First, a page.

Review published on June 15, 2015.Reviewed by Rebecca Foster
Nudge Reviewer Rating:
In 2003 Dave Goulson, a University of Sussex biology professor and the founder of the Bumblebee Conservation Trust, acquired Chez Nauche, a derelict property in rural France. Ever since, he has been engaged in the attempt to return the farm to a state of nature, cultivating traditional meadow plants and creating a pond – the most important thing home gardeners can do to encourage wildlife. Under the bemused eyes of his French neighbours, he has conducted several decade-long studies on animal behaviour and kept close records of all the species he meets, including butterflies, dragonflies, newts and an elusive beech marten.
As Goulson did in his 2013 book about bees, A Sting in the Tale, he treats readers like friends he is taking on a gentle tour to have everyday encounters with nature: “Let me take you for a stroll. We’ll start at the top of the drive, to the north of the house, by the big horse-chestnut tree.” This book exemplifies what popular science writing should be. It manages to make even flies and beetles interesting to laymen with no entomological inclinations. “Ugly or beautiful, it is the little creatures that make the world go round,” Goulson persuasively insists. “We should celebrate and appreciate them in all their wonderful diversity.”
By incorporating details of his own academic research as well as projects he’s overseen, Goulson makes science sound exciting at whatever level. He and a student conducted a survey of fly breeding habits at a landfill in Portsmouth; his PhD was on the effects of spottiness in Meadow Brown butterflies; and during a field school in the Swiss Alps, a student learned that bees consistently ‘rob’ flowers (chewing a hole in the side and taking the pollen that way) on the same side by following their peers. However, scientific discovery is not the sole preserve of academics; Goulson believes that “almost anyone can discover something interesting and new, if they simply take the time to observe nature carefully.”
Some of the most amusing chapters are about the sexual habits of insects and plants. “Sex in insects is fraught with conflict,” Goulson divulges. “A meadow in summer is a seething mass of sexual adverts, courting couples, brutal rejections, conquests and copulation, a mad rush to reproduce and ensure there are offspring to carry on the line when the season ends.” Who knew that plants – specifically, campions – could contract STDs? Smut, an appropriately named parasitic fungus, invades a campion down to the roots so that it produces spores.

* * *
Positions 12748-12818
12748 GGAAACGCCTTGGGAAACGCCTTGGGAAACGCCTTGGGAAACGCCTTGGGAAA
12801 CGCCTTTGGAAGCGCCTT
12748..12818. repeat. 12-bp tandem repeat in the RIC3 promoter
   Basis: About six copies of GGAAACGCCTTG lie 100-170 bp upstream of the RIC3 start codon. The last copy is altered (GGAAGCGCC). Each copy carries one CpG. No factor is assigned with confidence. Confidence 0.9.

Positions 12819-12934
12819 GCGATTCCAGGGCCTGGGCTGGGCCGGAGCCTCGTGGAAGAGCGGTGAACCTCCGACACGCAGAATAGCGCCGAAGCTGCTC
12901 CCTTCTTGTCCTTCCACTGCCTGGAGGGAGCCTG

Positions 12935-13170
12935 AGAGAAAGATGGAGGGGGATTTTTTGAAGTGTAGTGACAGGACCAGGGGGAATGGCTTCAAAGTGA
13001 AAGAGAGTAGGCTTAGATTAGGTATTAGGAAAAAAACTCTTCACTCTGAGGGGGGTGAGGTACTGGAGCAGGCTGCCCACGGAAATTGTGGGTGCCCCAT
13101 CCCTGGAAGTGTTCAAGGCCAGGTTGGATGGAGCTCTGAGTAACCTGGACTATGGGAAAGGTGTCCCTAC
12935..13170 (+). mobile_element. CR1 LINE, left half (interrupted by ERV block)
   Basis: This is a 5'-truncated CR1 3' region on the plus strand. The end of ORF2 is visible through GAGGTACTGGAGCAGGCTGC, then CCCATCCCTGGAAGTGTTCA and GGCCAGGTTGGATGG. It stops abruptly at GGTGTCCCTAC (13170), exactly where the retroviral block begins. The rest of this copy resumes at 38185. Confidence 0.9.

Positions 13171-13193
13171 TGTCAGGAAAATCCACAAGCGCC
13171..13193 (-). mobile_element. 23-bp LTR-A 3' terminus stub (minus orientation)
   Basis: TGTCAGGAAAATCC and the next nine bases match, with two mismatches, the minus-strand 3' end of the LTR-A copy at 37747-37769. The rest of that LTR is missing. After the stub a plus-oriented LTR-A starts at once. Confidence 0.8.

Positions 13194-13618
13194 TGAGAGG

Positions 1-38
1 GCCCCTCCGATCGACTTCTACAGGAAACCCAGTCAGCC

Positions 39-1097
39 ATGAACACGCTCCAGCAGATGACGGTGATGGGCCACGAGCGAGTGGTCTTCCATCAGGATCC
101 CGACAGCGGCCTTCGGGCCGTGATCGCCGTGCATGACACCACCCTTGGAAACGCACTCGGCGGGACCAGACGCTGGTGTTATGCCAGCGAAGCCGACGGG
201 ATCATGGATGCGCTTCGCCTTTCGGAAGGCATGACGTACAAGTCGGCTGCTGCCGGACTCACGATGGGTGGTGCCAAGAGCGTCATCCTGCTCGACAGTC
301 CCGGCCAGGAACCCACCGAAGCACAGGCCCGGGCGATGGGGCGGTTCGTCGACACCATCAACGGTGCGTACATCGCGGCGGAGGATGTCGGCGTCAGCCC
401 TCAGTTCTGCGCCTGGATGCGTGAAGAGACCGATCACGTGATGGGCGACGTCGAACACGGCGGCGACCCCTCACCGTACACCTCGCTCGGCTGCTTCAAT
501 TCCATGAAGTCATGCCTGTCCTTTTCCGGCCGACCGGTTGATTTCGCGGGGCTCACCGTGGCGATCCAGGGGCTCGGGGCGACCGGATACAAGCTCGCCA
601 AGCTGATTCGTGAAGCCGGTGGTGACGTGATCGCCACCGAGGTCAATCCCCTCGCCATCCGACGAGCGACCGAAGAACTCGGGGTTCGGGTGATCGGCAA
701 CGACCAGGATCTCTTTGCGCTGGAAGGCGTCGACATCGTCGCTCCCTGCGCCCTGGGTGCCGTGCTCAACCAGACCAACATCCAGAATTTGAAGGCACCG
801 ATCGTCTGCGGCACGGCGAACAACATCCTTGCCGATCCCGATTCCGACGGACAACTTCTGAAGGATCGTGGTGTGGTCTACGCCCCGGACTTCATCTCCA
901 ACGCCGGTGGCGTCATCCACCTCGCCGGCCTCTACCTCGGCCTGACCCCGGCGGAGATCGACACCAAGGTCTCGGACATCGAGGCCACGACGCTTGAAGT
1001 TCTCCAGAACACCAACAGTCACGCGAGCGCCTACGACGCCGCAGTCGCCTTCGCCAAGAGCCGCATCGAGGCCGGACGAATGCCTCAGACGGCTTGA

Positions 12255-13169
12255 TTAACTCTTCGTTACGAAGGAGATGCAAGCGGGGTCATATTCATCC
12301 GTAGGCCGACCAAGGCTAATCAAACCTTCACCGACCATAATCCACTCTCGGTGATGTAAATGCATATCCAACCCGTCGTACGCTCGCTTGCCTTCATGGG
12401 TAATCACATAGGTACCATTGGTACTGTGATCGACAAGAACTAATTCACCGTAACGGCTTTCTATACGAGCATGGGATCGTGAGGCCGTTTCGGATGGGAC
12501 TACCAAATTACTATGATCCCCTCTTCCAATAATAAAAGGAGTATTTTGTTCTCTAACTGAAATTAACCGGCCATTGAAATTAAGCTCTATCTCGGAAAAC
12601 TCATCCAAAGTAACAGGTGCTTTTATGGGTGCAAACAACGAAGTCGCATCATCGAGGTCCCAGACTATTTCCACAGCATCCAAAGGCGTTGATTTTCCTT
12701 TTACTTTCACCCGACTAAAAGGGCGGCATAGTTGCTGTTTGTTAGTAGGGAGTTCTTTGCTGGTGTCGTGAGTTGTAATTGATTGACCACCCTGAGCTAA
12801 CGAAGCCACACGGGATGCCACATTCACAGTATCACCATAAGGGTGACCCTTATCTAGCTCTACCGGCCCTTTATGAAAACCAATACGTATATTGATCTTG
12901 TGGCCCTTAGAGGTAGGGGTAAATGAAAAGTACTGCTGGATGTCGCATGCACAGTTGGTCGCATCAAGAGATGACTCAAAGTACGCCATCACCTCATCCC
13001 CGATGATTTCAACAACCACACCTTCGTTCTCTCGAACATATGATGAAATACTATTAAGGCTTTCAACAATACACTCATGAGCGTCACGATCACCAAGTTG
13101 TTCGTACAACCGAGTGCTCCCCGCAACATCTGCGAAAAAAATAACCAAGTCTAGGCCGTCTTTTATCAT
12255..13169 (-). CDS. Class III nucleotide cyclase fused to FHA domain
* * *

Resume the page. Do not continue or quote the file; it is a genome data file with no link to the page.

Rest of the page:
The low-key, humorous anecdotes are reminiscent of the writings of Gerald Durrell, but – like Durrell – Goulson has a serious environmental agenda, which comes to the forefront in Part III. “Every living thing in the meadow – be it beautiful, mundane, gruesome or obscure – is linked to everything else, by just a few degrees of separation,” he explains, as he reveals that neonicotinoid pesticides have a wider effect than we may ever know. Alas, the final trio of chapters – on the disappearance of bees, inbreeding in island communities and the disproportionate effect humans have on the planet – feel like a tacked-on ending. Other recent books, such as Elizabeth Kolbert’s The Sixth Extinction, may well be more effective because they have a more targeted environmental approach.
A Buzz in the Meadow is less focused than A Sting in the Tale, and also repeats some of the material, such as the chapter on bees disappearing, along with an exact quote from E.O. Wilson – though, granted, it’s a good one: “If all mankind were to disappear, the world would regenerate back to the rich state of equilibrium that existed ten thousand years ago. If insects were to vanish, the environment would collapse into chaos.” The main draw, as always, is Goulson’s infectious enthusiasm and excellent explanations of science. Surely it is enough for him to simply inspire passion for nature. As the Chinese proverb goes, “The best time to plant a tree was twenty years ago. The second-best time is now…”
A Buzz in the Meadow by Dave Goulson is published in pbk by Vintage in April 2015
VOTE for your CROSS British Sports Book Awards Book of the Year
Seneca: A Life by Emily Wilson
You may also like
- 15 MarBookLife
This is a deeply personal memoir by journalist and travel writer Clover Stroud. The youngest child ......
- 07 DecBookDiva
In this extended 30-minute interview the author discusses the challenge of taking, Pride and Prejudice, a beloved work o...
- 02 AprBookLife
Late in 2015, Christopher Somerville lost his father after a short battle with cancer. He ......